Government pledges further £2.5million to Wiltshire Police after 'exceptional' costs
The Government has pledged a further £2.5 million to help cover the costs of the Novichok related incidents in Salisbury and Amesbury.
Operational costs for Wiltshire Police are projected to exceed £10 million pounds, with the Government having reimbursed £4.1 million pounds previously this further £2.5 million pounds brings the total costs reclaimed by the Force to £6.6 million pounds.
In a letter to Wiltshire and Swindon Police and Crime Commissioner, Policing Minister Nick Hurd MP, acknowledged the 'excellent work undertaken by officers and staff in response to these incidents' and recognised that the incidents had 'placed an unprecedented pressure on Wiltshire Police.'
PCC Angus Macpherson has said that he fully expects all costs associated with the operation to be met centrally by the Government.
Mr Macpherson said: "These exceptional major incidents have meant that Wiltshire Police resources have been stretched more than ever and we have required the support of officers from 40 forces around the country and I'm grateful that the Policing Minister has recognised this.
"The money reimbursed to us so far matches our outgoings in regards to the operations so the Force is not operating at a deficit.
"I have been in frequent contact with the Policing Minister, and those conversations remain an absolute priority for me, to ensure that policing in Wiltshire and Swindon is not affected by the financial implications of these high profile and complex major incidents."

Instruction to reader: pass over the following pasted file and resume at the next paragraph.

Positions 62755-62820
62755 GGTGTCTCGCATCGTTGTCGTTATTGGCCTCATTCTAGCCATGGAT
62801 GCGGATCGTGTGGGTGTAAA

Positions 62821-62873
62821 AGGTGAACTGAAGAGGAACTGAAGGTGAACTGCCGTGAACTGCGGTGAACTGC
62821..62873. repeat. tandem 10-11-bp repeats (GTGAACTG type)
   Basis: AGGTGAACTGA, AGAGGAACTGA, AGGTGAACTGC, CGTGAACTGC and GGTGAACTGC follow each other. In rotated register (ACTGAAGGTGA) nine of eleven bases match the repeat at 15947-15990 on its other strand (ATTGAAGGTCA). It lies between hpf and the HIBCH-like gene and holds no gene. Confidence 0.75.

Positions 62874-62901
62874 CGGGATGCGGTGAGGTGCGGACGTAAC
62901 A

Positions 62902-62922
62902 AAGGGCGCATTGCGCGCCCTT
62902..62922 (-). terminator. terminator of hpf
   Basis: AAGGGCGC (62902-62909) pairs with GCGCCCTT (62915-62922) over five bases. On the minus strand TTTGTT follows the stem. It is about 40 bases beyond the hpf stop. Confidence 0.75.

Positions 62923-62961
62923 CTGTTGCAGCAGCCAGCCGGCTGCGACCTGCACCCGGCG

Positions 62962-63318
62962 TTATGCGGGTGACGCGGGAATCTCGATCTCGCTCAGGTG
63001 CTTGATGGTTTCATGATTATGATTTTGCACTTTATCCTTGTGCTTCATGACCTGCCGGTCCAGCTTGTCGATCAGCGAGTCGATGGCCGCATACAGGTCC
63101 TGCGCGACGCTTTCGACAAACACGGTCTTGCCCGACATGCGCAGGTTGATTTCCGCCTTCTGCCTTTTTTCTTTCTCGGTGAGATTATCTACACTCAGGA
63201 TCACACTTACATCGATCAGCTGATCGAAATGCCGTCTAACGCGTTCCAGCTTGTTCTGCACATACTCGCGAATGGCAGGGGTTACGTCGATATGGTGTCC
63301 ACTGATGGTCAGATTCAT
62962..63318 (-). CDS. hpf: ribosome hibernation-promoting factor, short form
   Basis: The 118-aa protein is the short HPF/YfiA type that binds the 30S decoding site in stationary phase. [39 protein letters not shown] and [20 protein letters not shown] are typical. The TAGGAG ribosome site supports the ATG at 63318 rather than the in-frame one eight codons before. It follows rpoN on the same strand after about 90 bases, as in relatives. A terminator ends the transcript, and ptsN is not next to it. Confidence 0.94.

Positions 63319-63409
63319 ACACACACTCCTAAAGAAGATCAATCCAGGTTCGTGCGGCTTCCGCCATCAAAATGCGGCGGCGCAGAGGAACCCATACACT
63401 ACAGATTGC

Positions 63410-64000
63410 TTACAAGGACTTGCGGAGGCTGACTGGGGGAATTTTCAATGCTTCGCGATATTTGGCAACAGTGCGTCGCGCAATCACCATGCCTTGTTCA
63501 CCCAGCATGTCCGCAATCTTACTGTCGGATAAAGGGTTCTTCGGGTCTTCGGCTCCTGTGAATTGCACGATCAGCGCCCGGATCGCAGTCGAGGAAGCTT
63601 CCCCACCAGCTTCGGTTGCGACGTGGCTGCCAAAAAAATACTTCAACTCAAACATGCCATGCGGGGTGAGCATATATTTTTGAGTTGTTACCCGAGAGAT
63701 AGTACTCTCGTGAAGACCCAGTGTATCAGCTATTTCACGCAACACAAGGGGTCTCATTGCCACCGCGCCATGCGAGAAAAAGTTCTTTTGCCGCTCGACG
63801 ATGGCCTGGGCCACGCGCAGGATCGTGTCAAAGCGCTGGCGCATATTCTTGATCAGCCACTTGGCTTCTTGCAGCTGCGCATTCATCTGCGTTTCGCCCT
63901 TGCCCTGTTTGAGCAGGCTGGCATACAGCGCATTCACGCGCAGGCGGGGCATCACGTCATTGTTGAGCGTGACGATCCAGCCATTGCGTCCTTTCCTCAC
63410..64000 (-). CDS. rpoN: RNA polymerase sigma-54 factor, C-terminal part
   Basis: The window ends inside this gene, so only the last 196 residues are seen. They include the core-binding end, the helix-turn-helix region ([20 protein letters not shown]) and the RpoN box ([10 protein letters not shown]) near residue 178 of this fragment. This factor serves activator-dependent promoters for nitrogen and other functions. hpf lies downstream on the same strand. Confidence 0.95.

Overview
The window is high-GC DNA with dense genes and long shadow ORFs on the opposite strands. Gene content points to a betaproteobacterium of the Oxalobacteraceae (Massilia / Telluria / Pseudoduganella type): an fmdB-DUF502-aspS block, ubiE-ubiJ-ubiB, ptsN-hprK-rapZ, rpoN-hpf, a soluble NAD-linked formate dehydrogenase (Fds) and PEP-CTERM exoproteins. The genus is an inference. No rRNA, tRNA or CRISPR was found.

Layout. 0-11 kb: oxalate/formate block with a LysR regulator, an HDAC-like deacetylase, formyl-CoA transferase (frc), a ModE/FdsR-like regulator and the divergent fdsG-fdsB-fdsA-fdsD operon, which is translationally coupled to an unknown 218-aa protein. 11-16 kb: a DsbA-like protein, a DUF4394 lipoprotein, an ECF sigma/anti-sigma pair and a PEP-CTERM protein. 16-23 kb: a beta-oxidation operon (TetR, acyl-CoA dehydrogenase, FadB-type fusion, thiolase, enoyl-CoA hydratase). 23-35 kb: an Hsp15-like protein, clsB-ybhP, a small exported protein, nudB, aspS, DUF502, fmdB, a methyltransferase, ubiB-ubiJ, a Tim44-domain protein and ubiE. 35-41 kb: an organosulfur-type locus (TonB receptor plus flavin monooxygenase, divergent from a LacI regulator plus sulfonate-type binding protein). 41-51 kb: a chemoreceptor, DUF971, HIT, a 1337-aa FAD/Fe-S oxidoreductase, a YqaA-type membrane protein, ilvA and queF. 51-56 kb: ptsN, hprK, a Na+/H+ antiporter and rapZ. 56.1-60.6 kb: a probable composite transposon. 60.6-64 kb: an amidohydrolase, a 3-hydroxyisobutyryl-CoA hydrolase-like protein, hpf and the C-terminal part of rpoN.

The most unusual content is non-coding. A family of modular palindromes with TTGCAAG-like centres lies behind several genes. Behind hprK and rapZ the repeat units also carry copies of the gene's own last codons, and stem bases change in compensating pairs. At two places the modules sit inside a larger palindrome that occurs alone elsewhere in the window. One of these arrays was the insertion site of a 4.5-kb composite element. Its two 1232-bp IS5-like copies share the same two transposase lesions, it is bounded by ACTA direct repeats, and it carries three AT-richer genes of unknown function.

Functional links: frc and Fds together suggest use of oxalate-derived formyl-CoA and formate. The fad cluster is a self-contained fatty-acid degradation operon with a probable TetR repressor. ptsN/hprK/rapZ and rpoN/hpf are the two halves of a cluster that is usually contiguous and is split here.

Wiltshire Police has also announced that Queen Elizabeth Gardens, in the centre of Salisbury which was visited by Dawn Sturgess and Charlie Rowley before they were taken ill in June and has been cordoned off ever since will be reopened to the public today.
Mr Macpherson added: "Having been out and about in the Salisbury and Amesbury since this incident, I've heard first-hand how important the gardens are for the community so I am delighted it can be returned to them to enjoy over the Bank Holiday weekend.
"The removal of the cordon signifies a positive step forward in terms of the recovery of the city and also the reduction of policing resource required at cordons.
"I would like to take this opportunity to thank all those who have worked tirelessly since the incident began to ensure the safety of members of the public in both Amesbury and Salisbury. This includes Wiltshire Police officers, staff and volunteers, as well as our mutual aid colleagues, security officers and a significant amount of partner agencies - both locally and nationally.
"I would also like to thank the public for their continued support and patience."